Recalling her own arrival at Stanford, Castillo reminded parents that freshman year also would be an adjustment for them.
"As we said our goodbyes on my first day of orientation four years ago, I could see it in my mother's eyes and hear it in my father's voice. Even though I was going out in the world without them nearby, they still saw me as a little girl in their hearts," Castillo said.
She recalled that while she needed her parents' love during her student days, she also "needed to know they saw me as a responsible adult and let me make my own decisions and mistakes."
Hennessy drew widespread laughs from the crowd of about 3,000 when he also assured members of the Class of 2004 that in a year where only 13 percent of applicants were offered admission, their acceptance was no "freak accident."
"In fact, some of you may be saying to yourselves right now, 'If I just keep a low profile for the next four years, maybe they'll never realize that they made a such a big mistake.'" Hennessy put that paranoid notion to rest. "Our admission office is one of the best in the country, and we don't make mistakes! So, please, everyone take a deep breath and relax."
As gusty breezes kept palms swaying at the west and east gates leading into the Main Quad, Hennessy offered a top 10 list of the ways the Class of 2004 can make the most of time here.
First, the faculty, which includes 69 new faculty hired in 40 departments in the past year, is a "superb" resource to tap, he advised.
"While I love giving an exciting lecture to a classroom of students, my greatest enjoyment comes when a student visits my office to talk about my research, to ask career advice, to talk about a topic that she is interested in, or to seek help on some topic he cannot grasp," he said.
Hennessy encouraged students to "learn from your fellow students, just as we on the faulty learn from them," and to take advantage of "enhancements" to undergraduate education such as freshman seminars.
The president wrapped up his remarks by lauding the pioneering and entrepreneurial spirit that abounds at Stanford and wishing the "infection" upon the new students -- while offering the beautiful campus setting as a place to embark upon their intellectual journeys.
"I hope that you find a passion that matches your own talents, so that you may discover, as I did, something that you can pursue for the rest of your life with enthusiasm and joy," he said.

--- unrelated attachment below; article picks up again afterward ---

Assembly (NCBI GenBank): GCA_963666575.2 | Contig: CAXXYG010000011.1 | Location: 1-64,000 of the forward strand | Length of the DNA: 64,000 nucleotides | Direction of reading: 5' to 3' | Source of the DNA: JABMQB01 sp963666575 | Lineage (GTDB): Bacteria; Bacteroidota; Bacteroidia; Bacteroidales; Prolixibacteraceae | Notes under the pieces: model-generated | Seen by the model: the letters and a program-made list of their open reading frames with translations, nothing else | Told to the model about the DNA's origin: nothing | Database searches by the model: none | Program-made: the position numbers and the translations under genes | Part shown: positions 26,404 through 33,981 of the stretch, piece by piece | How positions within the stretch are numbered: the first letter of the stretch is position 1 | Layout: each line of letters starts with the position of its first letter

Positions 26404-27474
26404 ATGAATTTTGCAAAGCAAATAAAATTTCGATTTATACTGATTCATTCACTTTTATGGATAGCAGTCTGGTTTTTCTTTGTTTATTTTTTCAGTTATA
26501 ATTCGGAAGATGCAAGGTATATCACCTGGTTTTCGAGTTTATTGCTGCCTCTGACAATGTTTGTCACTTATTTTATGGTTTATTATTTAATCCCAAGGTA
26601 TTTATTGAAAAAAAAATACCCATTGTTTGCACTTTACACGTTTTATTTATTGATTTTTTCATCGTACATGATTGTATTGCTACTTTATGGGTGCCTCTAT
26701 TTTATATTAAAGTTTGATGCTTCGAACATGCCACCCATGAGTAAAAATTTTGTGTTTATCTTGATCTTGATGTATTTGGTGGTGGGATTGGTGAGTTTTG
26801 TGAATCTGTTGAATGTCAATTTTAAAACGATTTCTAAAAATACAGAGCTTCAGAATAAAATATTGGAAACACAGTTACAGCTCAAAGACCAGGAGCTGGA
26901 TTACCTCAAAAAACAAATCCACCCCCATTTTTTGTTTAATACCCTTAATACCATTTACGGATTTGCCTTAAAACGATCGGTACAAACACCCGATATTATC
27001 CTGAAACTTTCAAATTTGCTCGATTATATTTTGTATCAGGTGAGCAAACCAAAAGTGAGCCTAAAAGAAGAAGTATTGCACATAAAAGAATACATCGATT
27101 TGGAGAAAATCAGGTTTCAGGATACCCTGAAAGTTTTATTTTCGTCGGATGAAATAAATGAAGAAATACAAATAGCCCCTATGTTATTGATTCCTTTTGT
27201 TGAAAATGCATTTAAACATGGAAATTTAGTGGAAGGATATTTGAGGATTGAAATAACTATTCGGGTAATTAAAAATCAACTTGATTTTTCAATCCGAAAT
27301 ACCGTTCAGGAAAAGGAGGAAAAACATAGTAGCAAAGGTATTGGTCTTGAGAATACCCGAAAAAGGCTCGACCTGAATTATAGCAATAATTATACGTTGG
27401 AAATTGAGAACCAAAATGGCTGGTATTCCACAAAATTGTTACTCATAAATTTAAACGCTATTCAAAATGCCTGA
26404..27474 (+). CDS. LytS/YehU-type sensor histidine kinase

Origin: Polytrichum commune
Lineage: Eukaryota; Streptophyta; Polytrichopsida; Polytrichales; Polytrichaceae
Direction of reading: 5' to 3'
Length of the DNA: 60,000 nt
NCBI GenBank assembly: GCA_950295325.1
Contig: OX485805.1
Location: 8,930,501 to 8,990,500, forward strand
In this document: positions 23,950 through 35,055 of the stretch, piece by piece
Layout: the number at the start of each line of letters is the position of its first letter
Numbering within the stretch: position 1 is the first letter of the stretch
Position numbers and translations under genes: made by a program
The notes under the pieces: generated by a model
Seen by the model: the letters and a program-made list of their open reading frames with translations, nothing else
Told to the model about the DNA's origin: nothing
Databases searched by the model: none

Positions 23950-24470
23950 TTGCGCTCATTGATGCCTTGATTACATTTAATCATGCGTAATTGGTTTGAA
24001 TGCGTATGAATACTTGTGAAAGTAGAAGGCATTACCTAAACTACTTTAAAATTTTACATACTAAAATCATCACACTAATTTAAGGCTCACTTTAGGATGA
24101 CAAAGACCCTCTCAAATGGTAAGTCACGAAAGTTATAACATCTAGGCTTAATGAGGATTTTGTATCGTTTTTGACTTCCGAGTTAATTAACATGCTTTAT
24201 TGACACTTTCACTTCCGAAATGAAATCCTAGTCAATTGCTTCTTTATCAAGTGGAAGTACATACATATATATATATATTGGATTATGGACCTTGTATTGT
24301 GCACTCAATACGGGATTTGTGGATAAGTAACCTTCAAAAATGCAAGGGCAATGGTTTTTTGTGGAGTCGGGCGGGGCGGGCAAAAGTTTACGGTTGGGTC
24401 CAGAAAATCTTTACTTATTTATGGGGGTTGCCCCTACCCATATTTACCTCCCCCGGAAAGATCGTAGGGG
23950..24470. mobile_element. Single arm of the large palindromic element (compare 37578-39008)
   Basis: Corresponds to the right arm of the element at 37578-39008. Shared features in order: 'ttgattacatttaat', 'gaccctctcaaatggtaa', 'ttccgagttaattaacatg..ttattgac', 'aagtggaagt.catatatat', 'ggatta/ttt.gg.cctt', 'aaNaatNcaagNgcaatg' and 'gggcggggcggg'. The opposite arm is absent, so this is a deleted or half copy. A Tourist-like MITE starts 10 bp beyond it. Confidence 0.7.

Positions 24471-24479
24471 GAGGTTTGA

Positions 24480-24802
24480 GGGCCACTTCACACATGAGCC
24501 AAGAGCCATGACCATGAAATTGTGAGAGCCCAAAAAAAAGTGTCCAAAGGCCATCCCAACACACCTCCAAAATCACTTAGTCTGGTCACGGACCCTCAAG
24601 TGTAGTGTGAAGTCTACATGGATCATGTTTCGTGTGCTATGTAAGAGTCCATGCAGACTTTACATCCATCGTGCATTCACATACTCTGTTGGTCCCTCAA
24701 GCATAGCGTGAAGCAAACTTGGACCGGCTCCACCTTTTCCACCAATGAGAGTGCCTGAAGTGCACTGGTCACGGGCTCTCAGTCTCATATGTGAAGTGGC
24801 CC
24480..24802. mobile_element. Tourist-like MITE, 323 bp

Also at Convocation, Stanford's new dean for religious life, the Rev. William "Scotty" McLennan Jr., introduced himself to the community, although he won't be on campus full time until January 2001.
To begin anew, he said during his invocation, is "exhilarating and unnerving. It's hopeful and tearful. It's full of promise and it's overwhelming."
Convocation ended with a ringing rendition of "Hail, Stanford, Hail!" by senior Ava-Kathryn Capossela, whose soprano pitches held fast as they soared toward rushing clouds.
At a barbecue for parents later in the day, Provost John Etchemendy highlighted the fertile opportunities students would have on the Farm.
"There is no other time in their lives when your sons and daughters will have the freedom to explore the range of intellectual opportunities we offer here. If they don't explore them here and now, it is quite possible they never will. . . . I know that all of you are exceedingly proud of your children's accomplishments and I know, as a parent, that such accomplishments usually go hand in hand with high expectations. But in the same spirit that you allow your sons and daughters to explore, please allow them the luxury of failure on occasion. Trust me, this is one of the greatest gifts you can give them."
continued throughout the weekend, as parents said goodbye and
students prepared to begin classes today.